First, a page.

ByThe Punk Writer., writer at Creators.co
Nick is an author, blogger, and story expert from Auckland NZ. @NJburnttongue https://burnttongueblog.wordpress.com/
The Punk Writer.

It’s hard to find time to these days, but whenever I have a spare couple of hours at home and feel like procrastinating a little, I’ll find myself tucked away in bed jamming my copy of Dark Souls III. I’ve never been the type to game just for the pure point-scoring aspect of it however. I’ve always hated those kids that skip through the cinematics to get to the gameplay and then have no idea what’s going on. No, for me, much like everything else in my life, video games are about story.

They are something I view as being another screen, another medium for a plot to thicken on and characters to develop through. But I do get it, it’s hard for game creators to appease everybody. The see-saw of narrative verses gameplay is a hard one to balance on, swing too far to one end and you alienate a large part of your target audience through either too much downtime while story develops, or not enough purpose for the play through to make sense.

But little by little, I believe we are starting to get things right. And we need to. For video games to survive long term, they need to be considered in the same vein as film, TV and books, that is – as literature. Recently, games have begun to get smart in the way they tell story, because, after all, that’s what needs to happen. Story needs to be strong enough to carry the gameplay, but not so intrusive that it disrupts it.

In Transmedia storytelling we have a term for the particular technique I’ve been observing in recent games. That term, the subject of today’s post, is “Story world” and it is something that judging by the way things are going in the industry, will become more and more important in the future.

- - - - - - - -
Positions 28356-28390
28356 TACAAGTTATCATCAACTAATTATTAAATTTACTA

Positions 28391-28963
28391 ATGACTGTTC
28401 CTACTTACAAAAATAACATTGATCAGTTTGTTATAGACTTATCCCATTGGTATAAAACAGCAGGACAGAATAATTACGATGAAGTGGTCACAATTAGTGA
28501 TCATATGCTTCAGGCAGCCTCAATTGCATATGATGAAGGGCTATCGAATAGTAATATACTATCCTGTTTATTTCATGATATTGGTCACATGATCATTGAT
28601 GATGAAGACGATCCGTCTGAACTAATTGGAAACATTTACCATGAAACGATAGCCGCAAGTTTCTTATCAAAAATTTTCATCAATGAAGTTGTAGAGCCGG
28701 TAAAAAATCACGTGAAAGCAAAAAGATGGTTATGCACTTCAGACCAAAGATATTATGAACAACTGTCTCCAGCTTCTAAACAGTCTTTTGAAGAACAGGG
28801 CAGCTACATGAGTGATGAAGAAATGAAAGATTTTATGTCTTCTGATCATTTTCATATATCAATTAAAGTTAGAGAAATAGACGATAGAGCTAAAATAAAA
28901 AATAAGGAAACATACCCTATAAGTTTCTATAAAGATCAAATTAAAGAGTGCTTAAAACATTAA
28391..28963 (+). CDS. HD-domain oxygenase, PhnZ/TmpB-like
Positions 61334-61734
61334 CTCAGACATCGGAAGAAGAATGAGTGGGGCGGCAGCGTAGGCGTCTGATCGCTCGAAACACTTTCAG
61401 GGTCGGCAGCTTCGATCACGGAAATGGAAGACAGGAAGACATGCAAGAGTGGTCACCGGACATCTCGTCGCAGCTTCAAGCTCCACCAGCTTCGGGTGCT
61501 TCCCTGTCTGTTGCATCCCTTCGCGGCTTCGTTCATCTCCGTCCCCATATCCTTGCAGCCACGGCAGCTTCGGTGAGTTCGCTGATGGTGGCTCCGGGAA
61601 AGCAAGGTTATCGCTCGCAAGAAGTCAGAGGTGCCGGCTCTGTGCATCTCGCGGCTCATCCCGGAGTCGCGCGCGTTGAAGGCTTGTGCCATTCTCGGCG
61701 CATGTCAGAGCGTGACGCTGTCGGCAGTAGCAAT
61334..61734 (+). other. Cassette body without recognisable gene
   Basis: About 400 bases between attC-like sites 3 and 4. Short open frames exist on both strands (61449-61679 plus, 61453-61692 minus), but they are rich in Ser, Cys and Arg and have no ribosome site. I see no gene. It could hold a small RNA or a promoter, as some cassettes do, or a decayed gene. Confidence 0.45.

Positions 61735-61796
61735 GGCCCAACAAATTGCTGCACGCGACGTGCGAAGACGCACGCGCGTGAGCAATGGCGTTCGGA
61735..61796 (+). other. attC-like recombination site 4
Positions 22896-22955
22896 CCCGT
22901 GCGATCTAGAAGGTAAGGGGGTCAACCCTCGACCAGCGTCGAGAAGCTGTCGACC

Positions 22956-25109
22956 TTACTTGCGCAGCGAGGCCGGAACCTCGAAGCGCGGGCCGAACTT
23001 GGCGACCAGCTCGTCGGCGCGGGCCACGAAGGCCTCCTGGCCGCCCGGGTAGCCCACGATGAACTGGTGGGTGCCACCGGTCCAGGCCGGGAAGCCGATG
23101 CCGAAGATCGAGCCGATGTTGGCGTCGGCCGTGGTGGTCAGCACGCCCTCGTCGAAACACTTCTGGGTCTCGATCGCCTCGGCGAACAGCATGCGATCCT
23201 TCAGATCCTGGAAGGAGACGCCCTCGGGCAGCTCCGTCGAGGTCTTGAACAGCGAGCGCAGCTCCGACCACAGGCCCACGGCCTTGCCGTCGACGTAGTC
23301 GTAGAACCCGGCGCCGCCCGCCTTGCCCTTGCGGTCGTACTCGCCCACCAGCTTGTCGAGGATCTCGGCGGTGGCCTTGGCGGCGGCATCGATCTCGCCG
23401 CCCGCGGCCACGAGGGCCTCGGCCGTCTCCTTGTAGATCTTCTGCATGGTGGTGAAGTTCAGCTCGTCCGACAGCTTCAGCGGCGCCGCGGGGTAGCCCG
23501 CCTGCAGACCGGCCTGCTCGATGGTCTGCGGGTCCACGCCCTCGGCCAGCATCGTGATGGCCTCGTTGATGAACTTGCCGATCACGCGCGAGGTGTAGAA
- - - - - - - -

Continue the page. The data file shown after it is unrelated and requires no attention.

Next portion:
So what is a Story World?

Well, in one way, it’s exactly what it sounds like, and in another way, it’s much more complex. A Story World is the world that your story takes place in. It’s everything from geography and environment, to history, culture and folklore.

The world of Trans-media storytelling which I have unwittingly found myself writing for, is all about cross-platform narratives. We’re not talking about adaptions here, nor are we talking about sequel after sequel movie franchises. Trans-media is the act of releasing a franchise on multiple platforms – A film, a Graphic Novel, a TV show, A game, A book and so on and so forth. The trick being, that things like continuity remain totally intact.

To pull off something like this, a great deal of planning and preparation needs to be made, and that’s where our nifty little term of the day falls into play – A Story World is this planning process.

For example, say you have an idea for a franchise, a sprawling epic of Pirates on the High Seas fighting one another for untold treasures, or whatever you want to write about. If you want this franchise to have longevity in the trans-media sense, you need at least three different stories for three different platforms. So your first step is this: detail and record in one place everything you can about this world. We’re talking Family trees, Pirate alliances, Maps of the oceans and Islands, The Religious beliefs of lost cultures, their architecture, any wars that have taken place in the past, any wars that will take place in the future. Think big, think as if you were writing an encyclopaedia on your Pirate heroes and villains, and at the end of it, you have a Story World.

Dark Souls III Concept Art
Dark Souls III Concept Art

A story world is not a synopsis or a plan of your particular stories. It is a backdrop for which to mine your stories out of. Whereas in the past what has often happened is a mythos or story cannon has come AFTER the story, we place things the other way around.